After all the fun with the bus to get to Agra (..see previous post) the train-journey onwards seemed almost dull it was so organized – our names were on the printed passenger list outside the carriage when it pulled in to the station, the train left on time and then arrived just the same in the tiny town Umaria 13 hours later. From here we hopped on a bus to even smaller Tala 30km away, closer to the Bandhavgarh national park that we wanted to get to. This bus got crazy packed along the way with people hanging out both doors and windows – Edel was sitting only some meter away from me but I couldn’t actually see her through the mass of people. I gave up my seat to an old man with a cane that was led to the bus, though spectacularly someone else tried to nick the seat in the seconds it took the old man to get there!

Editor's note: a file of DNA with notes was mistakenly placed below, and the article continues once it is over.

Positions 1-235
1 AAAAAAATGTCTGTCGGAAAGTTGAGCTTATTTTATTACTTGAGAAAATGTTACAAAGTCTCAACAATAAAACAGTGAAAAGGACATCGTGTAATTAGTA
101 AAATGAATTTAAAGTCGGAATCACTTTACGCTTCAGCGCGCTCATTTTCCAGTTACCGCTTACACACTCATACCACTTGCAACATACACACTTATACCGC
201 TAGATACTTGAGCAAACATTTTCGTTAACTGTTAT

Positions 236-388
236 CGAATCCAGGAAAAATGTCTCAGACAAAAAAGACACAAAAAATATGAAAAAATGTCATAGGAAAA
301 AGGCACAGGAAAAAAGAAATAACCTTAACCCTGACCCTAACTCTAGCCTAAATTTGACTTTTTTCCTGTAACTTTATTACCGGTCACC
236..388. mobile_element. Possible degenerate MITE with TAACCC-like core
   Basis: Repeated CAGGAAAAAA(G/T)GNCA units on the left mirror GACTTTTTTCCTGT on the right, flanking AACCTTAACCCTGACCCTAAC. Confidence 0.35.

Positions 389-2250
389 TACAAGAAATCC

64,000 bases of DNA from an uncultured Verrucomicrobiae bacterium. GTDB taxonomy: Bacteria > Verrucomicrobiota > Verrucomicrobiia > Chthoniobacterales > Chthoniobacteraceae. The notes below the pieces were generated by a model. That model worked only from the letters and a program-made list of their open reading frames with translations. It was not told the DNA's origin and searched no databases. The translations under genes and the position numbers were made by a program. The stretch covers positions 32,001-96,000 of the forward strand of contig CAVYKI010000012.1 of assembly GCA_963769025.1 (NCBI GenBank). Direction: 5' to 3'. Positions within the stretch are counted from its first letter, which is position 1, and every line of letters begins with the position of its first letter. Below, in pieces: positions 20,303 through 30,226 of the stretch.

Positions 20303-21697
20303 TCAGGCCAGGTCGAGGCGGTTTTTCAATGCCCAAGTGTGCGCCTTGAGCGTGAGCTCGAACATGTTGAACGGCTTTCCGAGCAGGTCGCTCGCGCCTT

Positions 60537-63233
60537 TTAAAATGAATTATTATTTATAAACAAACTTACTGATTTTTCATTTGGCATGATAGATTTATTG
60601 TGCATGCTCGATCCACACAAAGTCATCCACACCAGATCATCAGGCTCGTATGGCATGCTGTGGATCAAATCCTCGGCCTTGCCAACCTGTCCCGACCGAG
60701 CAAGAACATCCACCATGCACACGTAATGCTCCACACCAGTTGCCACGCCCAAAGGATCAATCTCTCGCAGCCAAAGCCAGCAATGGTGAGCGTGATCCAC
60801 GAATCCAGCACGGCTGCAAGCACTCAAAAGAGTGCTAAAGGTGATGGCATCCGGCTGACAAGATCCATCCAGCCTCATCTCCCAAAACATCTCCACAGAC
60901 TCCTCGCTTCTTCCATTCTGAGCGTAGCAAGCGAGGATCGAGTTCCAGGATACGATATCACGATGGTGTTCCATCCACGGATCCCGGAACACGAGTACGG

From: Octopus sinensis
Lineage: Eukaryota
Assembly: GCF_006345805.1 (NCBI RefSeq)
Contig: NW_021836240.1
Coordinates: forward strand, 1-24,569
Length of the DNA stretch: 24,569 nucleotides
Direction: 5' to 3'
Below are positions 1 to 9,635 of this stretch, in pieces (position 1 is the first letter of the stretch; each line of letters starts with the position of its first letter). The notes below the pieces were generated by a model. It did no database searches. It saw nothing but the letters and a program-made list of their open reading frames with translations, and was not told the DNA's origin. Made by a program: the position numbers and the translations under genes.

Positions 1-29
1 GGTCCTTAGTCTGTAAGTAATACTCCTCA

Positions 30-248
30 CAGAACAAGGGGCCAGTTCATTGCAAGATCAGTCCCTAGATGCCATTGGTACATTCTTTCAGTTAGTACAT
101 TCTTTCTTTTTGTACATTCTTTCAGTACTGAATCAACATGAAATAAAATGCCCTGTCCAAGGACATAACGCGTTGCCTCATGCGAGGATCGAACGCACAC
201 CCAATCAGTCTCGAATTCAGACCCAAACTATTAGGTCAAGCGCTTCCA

In Tala we checked in to a pretty basic guesthouse (squat toilet and bucket shower), and slept past midday in the 40-45 degree heat. The room had an interesting cooling system – a big box with a large fan, water and a pump inside, and lots of hay on the sides – as the water is pumped around and evaporates it cools the air (guess all the hay is there to make a bigger surface area to evaporate from). Pretty efficient, though doesn’t quite cool as much as real air-condition, and makes quite a lot of noise. The electricity to actually fire it up came and went very often during the day also. In the afternoon when it was cool enough to function again we went with a jeep into the national park – and saw our first wild tiger! This is becoming an increasingly difficult thing to do – there’s only about 1,000 tigers left in the whole country, down 99% from a century ago (..one million people for each tiger) – they are completely gone from many national parks set up specifically as tiger reserves, and might realistically be extinct in the wild within a decade. In India, like most countries today, natures survives just as tiny pockets, isolated islands in a sea of developed land and people – most of the reserves are only big enough to support a couple dozen of the larger predators, sentencing the species to a few humiliating decades of inbreeding before it is finally gone. In Bandhavgarh the chances are still pretty good to see a tiger though, with about 50 animals it has the highest tiger density of any of the parks, and this is the hottest time of the year so they come out from the forest to the water holes, which is where we saw our first one. And so did plenty others – there were dozens of jeeps there with Indian and foreign tourists – some serious ones with meter-long camera lenses worth more than the jeep they were sitting in. Once the tiger showed up they set up a rotation with the jeeps so that everyone got a chance to see it. We saw plenty other animals as well; spotted deer, sambar deer, wild pigs, langurs, peacocks, eagles and king fishers but the jeep driver mostly just dashed quickly from tiger-spot to tiger-spot. We had a different driver and a more relaxing experience when we went back to the park at 5am the next morning – and this time we had a really good tiger encounter. A big male came walking out from the forest towards the dirt-road we were driving on – the animal ignored us completely and walked only some 20 meters from the jeep and the road for about 5 minutes. I got some very nice photos, but for some of the time I just had to put down the camera and watch – felt real emotional to have this big incredibly beautiful animal walking so close. (I guess I was still happy that it hadn’t appeared half an hour earlier when we had to leave the jeep to fix a flat tire though…)